Author(s): Lopes PA, Santos MC, Vicente L, Rodrigues MO, Pavo ML,
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Abstract Serum levels of selenium, copper, and zinc were systematically determined in healthy subjects of the Lisbon population. The sample consisted of 183 blood donors of both genders who were divided into two age groups: 20-44 and 45-70 yr of age; relationships with gender, age, the lipid profile, and tobacco consumption were investigated. In the female group, the intake of oral contraceptives and pregnancy were considered for the youngest women, and hormonal replacement therapy (HRT) was taken into account for the oldest ones. Serum concentrations of these elements were in the same range as those found for populations of other European countries. Differences between genders were observed for the three elements studied, with serum selenium and zinc concentrations higher in men and copper levels higher in women. Age-dependent differences were found for selenium: The oldest subjects (regardless gender) presented the highest concentrations of selenium in serum as further demonstrated by the positive correlation with age. In both pregnant and contraceptive-using women, copper was greatly increased, confirming the influence of estrogen status and/or oral contraceptive intake on increased serum copper levels. However, in postmenopausal women, HRT did not significantly affect serum copper levels. Selenium, copper, and zinc status were not different between normolipidemic and hyperlipidemic subjects for the same gender and age range, but selenium levels tended to increase with hyperlipidemia when considering the whole group of subjects. With respect to the lifestyle, higher serum zinc levels were found in tobacco-consuming men. Albumin serum levels were similar for all considered subgroups, except for the pregnant women, for whom a decrease in this parameter was observed. The present study allowed one to obtain reference values for this healthy group of population, which will serve for a comparative study with groups having pathological conditions, such as cardiovascular disease.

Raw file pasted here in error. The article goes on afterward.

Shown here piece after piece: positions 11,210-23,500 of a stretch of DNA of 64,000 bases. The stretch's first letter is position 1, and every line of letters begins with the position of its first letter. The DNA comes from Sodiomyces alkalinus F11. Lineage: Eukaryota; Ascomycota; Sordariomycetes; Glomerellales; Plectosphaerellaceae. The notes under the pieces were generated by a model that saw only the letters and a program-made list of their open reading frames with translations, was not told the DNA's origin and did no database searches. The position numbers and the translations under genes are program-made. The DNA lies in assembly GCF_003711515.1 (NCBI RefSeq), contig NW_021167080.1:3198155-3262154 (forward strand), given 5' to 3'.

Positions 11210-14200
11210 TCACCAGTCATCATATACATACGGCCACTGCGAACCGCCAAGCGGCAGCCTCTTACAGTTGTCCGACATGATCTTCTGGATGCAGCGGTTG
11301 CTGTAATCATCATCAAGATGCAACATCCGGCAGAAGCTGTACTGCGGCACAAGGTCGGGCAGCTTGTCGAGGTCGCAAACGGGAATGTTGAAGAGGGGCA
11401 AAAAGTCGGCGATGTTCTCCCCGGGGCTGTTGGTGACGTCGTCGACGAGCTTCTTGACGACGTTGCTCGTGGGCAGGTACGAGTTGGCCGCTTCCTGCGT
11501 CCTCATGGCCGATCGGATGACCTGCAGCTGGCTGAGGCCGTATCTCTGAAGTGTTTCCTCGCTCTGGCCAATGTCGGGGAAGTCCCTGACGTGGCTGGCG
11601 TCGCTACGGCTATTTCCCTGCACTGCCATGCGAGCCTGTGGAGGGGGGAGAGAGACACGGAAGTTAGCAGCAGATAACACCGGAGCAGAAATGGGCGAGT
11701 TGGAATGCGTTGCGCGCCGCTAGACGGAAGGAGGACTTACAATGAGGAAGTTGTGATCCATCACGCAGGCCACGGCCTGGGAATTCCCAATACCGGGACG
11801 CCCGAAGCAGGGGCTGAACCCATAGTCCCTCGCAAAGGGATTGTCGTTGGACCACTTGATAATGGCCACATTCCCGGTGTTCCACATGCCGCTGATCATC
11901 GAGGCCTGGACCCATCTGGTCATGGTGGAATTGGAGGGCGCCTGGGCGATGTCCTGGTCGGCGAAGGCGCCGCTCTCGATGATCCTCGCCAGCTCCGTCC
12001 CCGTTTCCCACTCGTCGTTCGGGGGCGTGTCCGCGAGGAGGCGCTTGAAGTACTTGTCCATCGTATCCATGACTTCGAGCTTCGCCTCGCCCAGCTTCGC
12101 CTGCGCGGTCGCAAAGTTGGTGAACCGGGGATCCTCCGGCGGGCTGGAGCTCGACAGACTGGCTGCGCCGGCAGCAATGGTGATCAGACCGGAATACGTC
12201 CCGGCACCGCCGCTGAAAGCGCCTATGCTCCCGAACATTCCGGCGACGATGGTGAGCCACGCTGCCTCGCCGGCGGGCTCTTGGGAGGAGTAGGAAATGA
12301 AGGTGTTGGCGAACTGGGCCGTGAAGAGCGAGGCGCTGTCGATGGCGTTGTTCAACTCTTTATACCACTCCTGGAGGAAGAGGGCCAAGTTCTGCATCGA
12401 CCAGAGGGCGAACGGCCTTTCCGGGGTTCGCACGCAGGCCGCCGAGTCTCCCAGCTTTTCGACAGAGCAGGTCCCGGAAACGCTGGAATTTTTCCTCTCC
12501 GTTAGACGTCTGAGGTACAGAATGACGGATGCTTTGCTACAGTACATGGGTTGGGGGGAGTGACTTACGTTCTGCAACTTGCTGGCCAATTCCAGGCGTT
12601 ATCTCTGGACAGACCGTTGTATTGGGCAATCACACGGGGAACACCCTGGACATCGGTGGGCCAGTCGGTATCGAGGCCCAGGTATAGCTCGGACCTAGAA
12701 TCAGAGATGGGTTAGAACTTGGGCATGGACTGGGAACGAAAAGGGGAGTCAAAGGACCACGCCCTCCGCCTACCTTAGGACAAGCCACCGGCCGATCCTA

This article was published in Biol Trace Elem Res
and referenced in Journal of Nutrition & Food Sciences